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First baby born in Chicago in 2017 was named “Wrigley”

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Fun fact: I know someone who says that when her mother was in labor, a couple of hours before midnight on December 31 one year, the doctors approached her and asked if she wanted them to slow the process down in an effort to have the baby born after midnight. “You’d make the news!” someone allegedly told her. Like most mothers, however, her response was a polite version of “GET THIS THING OUT OF ME RIGHT NOW, MY GOD, HOW COULD YOU POSSIBLY ASK ME TO PROLONG THIS?!” I’m not 100% sure if that really happened — she claims it’s true — but it’s one of those things that is too good to check.

What is 100% verified, however, is that the first baby born in Chicago in 2017 will be notable for its name. We learn this from the Chicago Tribune (via Mike Oz at Yahoo):

Wrigley Rose wasn’t supposed to arrive for another few weeks, but she came into this world with two distinctions: a World Series-worthy name and the (unofficial) honor of being the first baby born in a Chicago-area hospital on New Year’s Day. After a short labor, Ellen Dalbey delivered Wrigley at 12:12 a.m. at AMITA Health Alexian Brothers Medical Center in Elk Grove Village. She weighs just under 6 pounds and has a bit of blondish hair, her dad, Aaron Dalbey, said. She will go home in a Cubs-colored car seat to a pink nursery.

Oh well, whatever floats their boat. I named my kids after some dead grandparents, and in the grand scheme of things, is that any less weird?

OK, maybe it’s less weird. And it could’ve been worse. Could’ve been “Maddon” Or “Arolids.” Or they could’ve been White Sox fans and the baby could’ve been named Guaranteed Rate Dalbey.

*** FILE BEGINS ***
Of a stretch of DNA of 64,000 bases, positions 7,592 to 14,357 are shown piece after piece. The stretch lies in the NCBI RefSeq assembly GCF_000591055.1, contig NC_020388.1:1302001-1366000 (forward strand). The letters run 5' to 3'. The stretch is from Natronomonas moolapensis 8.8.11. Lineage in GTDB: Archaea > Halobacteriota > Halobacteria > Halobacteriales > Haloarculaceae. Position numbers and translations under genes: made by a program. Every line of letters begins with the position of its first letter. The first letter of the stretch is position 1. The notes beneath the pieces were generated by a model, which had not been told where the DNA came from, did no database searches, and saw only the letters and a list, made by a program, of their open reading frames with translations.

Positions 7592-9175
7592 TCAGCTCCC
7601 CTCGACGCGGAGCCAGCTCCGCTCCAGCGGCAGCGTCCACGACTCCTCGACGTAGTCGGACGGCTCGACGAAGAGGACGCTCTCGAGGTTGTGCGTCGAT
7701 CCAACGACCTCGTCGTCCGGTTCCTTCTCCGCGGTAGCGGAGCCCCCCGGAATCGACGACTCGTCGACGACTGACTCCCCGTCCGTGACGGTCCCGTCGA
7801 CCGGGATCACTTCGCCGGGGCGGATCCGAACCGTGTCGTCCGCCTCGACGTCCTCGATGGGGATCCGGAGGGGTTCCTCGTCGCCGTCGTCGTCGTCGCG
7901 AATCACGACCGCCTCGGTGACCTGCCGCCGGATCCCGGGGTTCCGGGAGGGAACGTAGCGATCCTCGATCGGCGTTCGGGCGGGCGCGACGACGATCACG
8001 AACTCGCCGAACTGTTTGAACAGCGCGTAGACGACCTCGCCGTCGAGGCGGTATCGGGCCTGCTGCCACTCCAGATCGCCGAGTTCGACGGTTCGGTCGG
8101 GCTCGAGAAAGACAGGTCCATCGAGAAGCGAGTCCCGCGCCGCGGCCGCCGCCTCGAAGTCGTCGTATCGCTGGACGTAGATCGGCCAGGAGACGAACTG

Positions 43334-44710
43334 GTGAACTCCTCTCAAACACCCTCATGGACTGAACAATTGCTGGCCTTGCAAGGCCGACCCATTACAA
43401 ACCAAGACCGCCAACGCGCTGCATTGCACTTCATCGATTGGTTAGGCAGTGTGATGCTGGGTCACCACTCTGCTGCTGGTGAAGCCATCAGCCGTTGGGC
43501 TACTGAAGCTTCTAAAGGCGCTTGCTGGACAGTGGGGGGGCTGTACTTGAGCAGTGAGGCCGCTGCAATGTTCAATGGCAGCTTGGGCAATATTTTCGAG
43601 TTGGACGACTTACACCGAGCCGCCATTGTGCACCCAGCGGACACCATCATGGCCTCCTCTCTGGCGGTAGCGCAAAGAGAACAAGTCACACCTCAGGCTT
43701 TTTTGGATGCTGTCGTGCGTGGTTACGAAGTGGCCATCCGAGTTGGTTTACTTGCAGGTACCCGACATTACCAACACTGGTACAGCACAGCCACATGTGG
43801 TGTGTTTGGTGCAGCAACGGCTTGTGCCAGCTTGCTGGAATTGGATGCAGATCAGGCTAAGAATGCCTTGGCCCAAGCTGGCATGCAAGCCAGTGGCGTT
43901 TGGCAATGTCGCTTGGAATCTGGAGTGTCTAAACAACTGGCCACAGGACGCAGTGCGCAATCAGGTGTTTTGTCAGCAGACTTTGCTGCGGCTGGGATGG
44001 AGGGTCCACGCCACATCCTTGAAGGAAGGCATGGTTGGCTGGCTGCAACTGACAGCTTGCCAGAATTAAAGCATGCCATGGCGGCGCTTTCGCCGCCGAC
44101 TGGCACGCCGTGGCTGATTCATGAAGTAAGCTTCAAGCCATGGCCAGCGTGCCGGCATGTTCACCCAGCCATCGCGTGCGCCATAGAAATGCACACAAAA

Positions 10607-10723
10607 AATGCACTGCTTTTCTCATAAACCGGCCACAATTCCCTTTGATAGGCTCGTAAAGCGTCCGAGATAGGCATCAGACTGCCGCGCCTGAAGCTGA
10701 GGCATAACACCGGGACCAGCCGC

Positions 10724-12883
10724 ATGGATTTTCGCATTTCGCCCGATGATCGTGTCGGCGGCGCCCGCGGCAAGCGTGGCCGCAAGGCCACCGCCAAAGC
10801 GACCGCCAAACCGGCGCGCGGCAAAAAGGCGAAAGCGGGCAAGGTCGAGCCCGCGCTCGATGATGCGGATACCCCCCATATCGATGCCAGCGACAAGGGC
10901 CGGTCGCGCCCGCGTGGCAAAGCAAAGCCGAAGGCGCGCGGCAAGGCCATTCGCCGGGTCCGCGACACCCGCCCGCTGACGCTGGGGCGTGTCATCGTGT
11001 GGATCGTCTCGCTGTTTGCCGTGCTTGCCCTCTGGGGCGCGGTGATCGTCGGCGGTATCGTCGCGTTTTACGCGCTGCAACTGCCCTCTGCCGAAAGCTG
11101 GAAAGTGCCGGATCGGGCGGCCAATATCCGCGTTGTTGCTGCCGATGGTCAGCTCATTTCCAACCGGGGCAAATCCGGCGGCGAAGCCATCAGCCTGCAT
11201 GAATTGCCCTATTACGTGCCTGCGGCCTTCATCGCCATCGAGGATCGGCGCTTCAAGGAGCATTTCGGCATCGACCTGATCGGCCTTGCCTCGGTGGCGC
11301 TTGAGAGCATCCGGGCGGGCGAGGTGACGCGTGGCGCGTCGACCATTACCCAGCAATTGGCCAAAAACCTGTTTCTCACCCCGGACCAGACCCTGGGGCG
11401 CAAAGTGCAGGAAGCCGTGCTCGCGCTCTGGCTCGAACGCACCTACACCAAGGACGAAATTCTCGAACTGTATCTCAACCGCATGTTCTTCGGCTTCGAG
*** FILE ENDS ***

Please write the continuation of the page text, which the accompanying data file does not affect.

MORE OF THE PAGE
A 30-year-old rookie won his major league debut

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The Dodgers beat the Twins last night thanks to a Cody Bellinger three-run homer. But Bellinger was not the only Dodgers rookie who had a notable game. A far more unconventional one is worth mentioning as well.

That rookie is reliever Edward Paredes, who made his big league debut last night. What makes him unconventional: he’s 30. Turns 31 in September, actually. Paredes pitched professionally for 12 years before making it to The Show. Most of that time was in the affiliated minors in the Mariners, Indians, Angels and Dodgers organizations. He spent time in the independent Atlantic League in 2013-15 as well.

Paredes did not do anything heroic last night. It was more of a right place/right time kind of appearance, retiring the side in order with a fly out, line out and a ground out and remaining the pitcher of record while Bellinger hit that three-run homer. That’s enough for a W, though. A W that Paredes waited a lot longer for than most pitchers who notch one in the bigs.

The Nationals could pursue Sonny Gray

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Jon Morosi of MLB Network says that the Nationals could pursue Athletics right-hander Sonny Gray if Stephen Strasburg‘s forearm issue lingers. Strasburg left Sunday’s start early due to forearm tightness, saying he was unable to get loose. Sometimes that’s a sign of a major injury. Sometimes it’s just a thing that happens and then goes away.

The Nationals will have to make a determination as to how big a deal this all is pretty soon, though, as a lot of other teams, including the Yankees, Brewers and Astros have all been linked to Gray. It seems inevitable at this point that the A’s will move their ace before Monday’s trade deadline.

Gray is set to start tonight. It may very well be his last in an A’s uniform.